Deuteronomy. Somehow I have got to make my peace with this biblical book.
But it’s hard. Deuteronomy is unlike any other book of Torah. It’s got a brief intro and a nice poetic and emotional ending. But between those bookends, it’s basically law code all the way. Plus a few stories re-packaged to sound like threats.
The other books have bits of law. But mostly they are about the tension between following God and living a typical chaotic human life.
Genesis is full of family strife. In Exodus, people worship a golden calf.
Leviticus gives detailed rules for ritual practice in the mishkan (sanctuary). And then Leviticus hits us with the story of a disastrous opening day at the mishkan. Priests make a mistake, they die, and the whole sanctuary has to get a restart.
Leviticus also tells us to love our neighbours as ourselves. And then it immediately tells a story about people fighting and cursing each other.
Numbers is full of community meltdowns and rebellions.
But Deuteronomy is just laws and a barrage of consequences for those who don’t obey. Death penalty, invasion, famine. There’s just no room for error. Because God owns the world. And you can’t fool God. And, oh by the way, remember Egypt? God wreaked some heavy destruction there. So, be warned!
It sounds almost as if God is an overbearing king, an aspiring autocrat, or some kind of tyrannical nut. And there is in fact a theory that King Josiah commissioned the book to help enforce his own laws and consolidate his own power. So, “obey God” may really be a code for “obey the king.”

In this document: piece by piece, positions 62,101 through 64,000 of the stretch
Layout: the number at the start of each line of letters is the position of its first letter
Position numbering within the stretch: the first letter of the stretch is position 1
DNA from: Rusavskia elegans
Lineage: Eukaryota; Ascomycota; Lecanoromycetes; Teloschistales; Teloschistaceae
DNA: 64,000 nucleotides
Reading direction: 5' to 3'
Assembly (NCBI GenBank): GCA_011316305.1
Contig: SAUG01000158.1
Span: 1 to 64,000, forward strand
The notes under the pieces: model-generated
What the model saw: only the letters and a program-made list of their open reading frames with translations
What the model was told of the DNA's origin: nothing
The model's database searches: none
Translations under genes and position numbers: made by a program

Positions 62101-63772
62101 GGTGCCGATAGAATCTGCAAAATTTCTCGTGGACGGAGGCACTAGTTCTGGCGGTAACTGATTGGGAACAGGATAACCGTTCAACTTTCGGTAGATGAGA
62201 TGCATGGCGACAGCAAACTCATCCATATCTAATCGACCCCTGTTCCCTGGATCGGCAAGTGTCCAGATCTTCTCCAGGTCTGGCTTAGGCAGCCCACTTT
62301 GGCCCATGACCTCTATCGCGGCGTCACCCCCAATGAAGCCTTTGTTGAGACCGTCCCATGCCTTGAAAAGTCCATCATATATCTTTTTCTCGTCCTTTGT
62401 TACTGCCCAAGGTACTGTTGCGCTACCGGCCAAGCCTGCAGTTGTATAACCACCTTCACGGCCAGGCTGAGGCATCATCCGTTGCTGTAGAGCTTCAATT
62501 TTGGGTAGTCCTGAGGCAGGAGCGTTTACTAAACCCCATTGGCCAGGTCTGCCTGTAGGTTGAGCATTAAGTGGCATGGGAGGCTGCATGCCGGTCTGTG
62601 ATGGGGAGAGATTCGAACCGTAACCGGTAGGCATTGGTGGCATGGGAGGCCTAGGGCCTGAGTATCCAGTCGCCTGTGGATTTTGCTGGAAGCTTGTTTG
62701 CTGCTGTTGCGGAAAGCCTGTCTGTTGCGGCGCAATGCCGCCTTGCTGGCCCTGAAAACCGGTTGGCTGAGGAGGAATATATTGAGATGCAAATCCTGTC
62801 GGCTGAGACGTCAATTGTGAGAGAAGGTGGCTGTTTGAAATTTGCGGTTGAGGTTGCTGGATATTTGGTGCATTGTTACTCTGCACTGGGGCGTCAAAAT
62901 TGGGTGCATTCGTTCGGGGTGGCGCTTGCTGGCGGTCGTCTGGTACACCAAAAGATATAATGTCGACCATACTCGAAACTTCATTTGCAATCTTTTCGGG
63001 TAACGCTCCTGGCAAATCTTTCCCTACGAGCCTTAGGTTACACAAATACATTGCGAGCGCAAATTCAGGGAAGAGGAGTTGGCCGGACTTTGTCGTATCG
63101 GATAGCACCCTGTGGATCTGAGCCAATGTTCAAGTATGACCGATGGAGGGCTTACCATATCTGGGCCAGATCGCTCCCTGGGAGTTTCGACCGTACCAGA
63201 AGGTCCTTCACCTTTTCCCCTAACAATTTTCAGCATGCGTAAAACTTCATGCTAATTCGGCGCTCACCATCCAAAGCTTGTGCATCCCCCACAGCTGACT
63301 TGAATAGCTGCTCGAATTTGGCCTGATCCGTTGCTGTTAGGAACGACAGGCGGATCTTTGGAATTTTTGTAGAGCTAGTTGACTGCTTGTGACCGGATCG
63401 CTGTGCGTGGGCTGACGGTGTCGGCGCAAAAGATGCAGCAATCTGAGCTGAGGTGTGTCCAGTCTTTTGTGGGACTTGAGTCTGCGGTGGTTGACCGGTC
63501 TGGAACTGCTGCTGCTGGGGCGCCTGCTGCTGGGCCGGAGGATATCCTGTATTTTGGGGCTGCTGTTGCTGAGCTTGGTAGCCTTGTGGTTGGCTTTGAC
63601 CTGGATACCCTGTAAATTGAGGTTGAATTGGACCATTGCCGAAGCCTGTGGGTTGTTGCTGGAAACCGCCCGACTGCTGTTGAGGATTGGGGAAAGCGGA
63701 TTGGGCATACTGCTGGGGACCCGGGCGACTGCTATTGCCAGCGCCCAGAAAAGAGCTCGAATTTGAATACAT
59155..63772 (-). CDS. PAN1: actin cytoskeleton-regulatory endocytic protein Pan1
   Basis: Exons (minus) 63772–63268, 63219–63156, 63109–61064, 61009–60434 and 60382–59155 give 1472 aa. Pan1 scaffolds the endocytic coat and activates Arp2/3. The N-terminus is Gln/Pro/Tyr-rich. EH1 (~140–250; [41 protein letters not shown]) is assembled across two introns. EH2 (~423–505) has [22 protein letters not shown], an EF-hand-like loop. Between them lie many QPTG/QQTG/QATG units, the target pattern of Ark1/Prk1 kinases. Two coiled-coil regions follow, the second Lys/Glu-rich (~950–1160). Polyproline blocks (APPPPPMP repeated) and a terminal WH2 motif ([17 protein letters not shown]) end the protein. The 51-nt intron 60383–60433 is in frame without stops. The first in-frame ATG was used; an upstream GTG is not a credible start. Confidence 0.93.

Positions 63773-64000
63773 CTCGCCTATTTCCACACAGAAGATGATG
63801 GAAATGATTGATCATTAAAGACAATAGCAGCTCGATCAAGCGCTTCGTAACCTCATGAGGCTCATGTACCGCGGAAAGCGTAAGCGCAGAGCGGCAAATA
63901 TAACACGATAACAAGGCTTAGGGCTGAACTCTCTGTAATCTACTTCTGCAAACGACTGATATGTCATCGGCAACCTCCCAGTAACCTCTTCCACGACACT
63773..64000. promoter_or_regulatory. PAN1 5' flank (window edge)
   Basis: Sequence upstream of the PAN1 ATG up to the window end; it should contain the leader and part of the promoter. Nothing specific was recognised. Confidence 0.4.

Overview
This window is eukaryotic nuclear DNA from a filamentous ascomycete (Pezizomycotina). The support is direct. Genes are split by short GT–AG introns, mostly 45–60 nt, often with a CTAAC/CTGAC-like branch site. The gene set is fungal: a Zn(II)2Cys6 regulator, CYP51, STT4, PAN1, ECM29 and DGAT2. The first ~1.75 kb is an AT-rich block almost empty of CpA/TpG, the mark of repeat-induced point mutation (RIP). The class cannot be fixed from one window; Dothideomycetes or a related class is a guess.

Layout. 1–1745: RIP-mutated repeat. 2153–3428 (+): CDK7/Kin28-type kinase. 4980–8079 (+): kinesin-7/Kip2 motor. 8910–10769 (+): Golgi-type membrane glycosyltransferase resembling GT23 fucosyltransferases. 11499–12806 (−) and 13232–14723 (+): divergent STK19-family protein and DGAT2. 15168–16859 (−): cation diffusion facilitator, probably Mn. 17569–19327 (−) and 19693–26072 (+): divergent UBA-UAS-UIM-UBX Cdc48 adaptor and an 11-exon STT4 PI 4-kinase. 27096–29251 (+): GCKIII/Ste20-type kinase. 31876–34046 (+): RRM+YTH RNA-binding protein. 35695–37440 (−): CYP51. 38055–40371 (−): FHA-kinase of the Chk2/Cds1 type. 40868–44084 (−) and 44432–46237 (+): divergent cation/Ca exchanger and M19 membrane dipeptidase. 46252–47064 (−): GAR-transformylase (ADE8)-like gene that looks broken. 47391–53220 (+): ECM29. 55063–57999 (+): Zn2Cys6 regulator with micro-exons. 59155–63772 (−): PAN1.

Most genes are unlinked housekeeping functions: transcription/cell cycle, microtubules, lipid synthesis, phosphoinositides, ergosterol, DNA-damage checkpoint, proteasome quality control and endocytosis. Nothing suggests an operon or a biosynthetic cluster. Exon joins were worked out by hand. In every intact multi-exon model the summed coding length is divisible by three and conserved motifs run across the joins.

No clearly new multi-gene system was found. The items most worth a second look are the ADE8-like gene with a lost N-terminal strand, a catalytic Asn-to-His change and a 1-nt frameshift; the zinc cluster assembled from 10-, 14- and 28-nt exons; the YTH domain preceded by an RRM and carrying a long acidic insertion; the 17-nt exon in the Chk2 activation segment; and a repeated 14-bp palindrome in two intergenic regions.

But Deuteronomy is part of the Torah. So, I’ve got to find something positive about it! At the very least, it’s the source of some great memes. By “meme,” I mean a unit of thought that people grab on to and keep using in new contexts. Each new context adds to the original meaning. The meme becomes deeper and more resonant. Eventually, it’s impossible to read the original without all those meanings flooding in.
Take the Shema, for example (Deut. 6:4). “Hear O Israel, the Lord is Our God, the Lord is One.” In Deuteronomy it’s just another instruction on how to follow God. But somehow the Shema has found its way into all kinds of rituals. The Shema written in a mezuzah protects and blesses our homes. The bedtime Shema helps us fall asleep. The deathbed Shema helps us say goodbye to loved ones with a deeper peace. So now, when we read the Shema in Deuteronomy, it drips with all these beautiful meanings and memories.
Here’s an example of another beautiful meme: Ha’el hagadol hagibor v’hanora (Deut. 10:17). The great mighty awesome God. Or, for a more poetic translation, closer to the feel of the Hebrew: the God, the Great, the Mighty, the Awesome.
In Deuteronomy, the phrase is a reminder not to cross God. But, now, this phrase opens the Amidah, the standing silent meditation. And this phrase closes the Hineini, the leader’s personal prayer for guidance on Rosh Hashanah. So for many people, this phrase is now a contemplative mantra. It opens up a great and mighty and awesome space in our hearts, where we might learn something about what God means to us.
And that, in the end, is how I approach Deuteronomy. Not as a book of rules. And not just as a book of poetry. But as an opportunity to reflect. What in it rings true in my communal experience of Judaism? And in my personal experience of the divine?
Image: Detail from Moses Fire by Nina Paley.
Originally presented as part of a Torah service at Or Shalom Synagogue.